The courts and mental health
Explains what may happen if you are charged with committing a crime, what happens when you to go court, and how your mental health is taken into account.
This is a section 47 transfer to hospital from prison, with section 49 restrictions added. The Ministry of Justice can add section 49 restrictions if they think it's appropriate.
Adding section 49 restrictions means that your responsible clinician will need the permission of the Ministry of Justice before:
- discharging you from hospital
- giving you section 17 leave, or
- transferring you to another hospital.
After the Ministry of Justice has agreed to the transfer, you will need to go to hospital within 14 days.
The Ministry of Justice may send you back to prison if your responsible clinician thinks that you no longer need treatment in hospital. You can also apply to the Mental Health Tribunal if you want to leave hospital or go back to prison.
The tribunal doesn't have the power to discharge you. It can only tell the Ministry of Justice that it would discharge you if it did have the power.
The tribunal must consider whether:
- you have a 'mental disorder' which means you should be in hospital for treatment
- it is necessary for your health or safety or for the protection of others for you to get treatment
- appropriate treatment is available.
The tribunal must also consider whether you should remain in hospital if the Ministry of Justice doesn't discharge you. It is important to get both recommendations if you don't want to go back to prison.
Once the Ministry of Justice gets these recommendations a few different things may happen:
- If you haven't reached the end of your sentence or tariff (for indeterminate sentences) the Ministry of Justice won't discharge you, but might return you to prison. The Ministry of Justice doesn't usually do this if the tribunal recommends that you should go back to prison.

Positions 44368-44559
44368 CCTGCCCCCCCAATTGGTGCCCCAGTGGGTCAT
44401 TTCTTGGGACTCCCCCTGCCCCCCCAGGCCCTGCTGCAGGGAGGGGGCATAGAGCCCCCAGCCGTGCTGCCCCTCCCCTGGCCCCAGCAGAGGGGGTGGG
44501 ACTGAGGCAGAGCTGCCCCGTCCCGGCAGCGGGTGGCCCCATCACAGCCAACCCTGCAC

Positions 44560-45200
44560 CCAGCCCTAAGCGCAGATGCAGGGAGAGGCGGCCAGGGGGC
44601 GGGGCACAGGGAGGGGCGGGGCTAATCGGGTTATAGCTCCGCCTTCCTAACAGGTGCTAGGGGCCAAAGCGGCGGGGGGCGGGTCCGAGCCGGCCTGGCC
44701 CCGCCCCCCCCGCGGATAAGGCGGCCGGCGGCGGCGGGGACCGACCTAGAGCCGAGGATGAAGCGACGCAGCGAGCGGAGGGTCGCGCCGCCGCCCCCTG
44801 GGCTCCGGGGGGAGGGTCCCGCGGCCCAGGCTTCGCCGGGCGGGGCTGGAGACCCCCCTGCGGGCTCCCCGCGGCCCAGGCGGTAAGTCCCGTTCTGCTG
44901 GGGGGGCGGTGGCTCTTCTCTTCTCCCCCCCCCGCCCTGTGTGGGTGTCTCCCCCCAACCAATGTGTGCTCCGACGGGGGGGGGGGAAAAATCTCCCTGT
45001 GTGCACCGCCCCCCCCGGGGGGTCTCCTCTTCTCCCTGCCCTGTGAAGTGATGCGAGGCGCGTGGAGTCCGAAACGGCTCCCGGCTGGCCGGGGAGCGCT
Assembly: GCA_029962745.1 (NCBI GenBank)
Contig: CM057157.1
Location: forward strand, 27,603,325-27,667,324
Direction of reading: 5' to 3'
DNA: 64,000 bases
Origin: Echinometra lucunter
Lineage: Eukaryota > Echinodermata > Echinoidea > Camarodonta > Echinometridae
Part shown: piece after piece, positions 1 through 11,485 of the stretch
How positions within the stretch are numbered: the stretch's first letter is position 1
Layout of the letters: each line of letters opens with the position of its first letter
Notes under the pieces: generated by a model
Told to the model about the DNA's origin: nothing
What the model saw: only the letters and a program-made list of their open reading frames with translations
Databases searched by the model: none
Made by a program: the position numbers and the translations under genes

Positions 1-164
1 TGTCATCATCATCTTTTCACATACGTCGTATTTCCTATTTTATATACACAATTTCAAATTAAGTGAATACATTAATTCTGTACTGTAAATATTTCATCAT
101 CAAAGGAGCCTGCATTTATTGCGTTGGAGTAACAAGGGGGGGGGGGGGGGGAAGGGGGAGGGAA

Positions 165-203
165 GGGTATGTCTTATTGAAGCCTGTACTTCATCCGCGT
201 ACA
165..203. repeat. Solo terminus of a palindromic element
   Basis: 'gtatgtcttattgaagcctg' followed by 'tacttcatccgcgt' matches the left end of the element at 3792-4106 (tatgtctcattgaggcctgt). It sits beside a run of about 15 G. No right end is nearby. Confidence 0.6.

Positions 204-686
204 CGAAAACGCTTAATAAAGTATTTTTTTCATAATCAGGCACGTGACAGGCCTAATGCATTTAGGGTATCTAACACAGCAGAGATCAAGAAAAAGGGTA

- If you have reached your tariff, the Ministry of Justice will refer your case to the parole board. If the parole board decide to release you, you can then leave hospital.
Responsible clinician (RC)
Certain decisions, such as applying for someone who is sectioned to go onto a community treatment order (CTO), can only be taken by the responsible clinician.
All responsible clinicians must be approved clinicians. They do not have to be a doctor, but in practice many of them are.Visit our full listing of Legal Terms
When the Mental Health Act talks about someone with mental health problems and whether or not they should be sectioned, it often uses the term 'mental disorder'. The Act says that this can include "any disorder or disability of mind".
Mental disorder can include:
- any mental health problem normally diagnosed in psychiatry
- certain learning disabilities.
If a court gives you an indeterminate sentence (one without a fixed time limit), or a life sentence, it will set a 'tariff' or 'minimum term'. This is the earliest date at which you could be released. The exception is where the court gives a 'whole life sentence' which doesn't have a tariff.Visit our full listing of Legal Terms
This information was published in July 2018.
This page is currently under review. All content was accurate when published.
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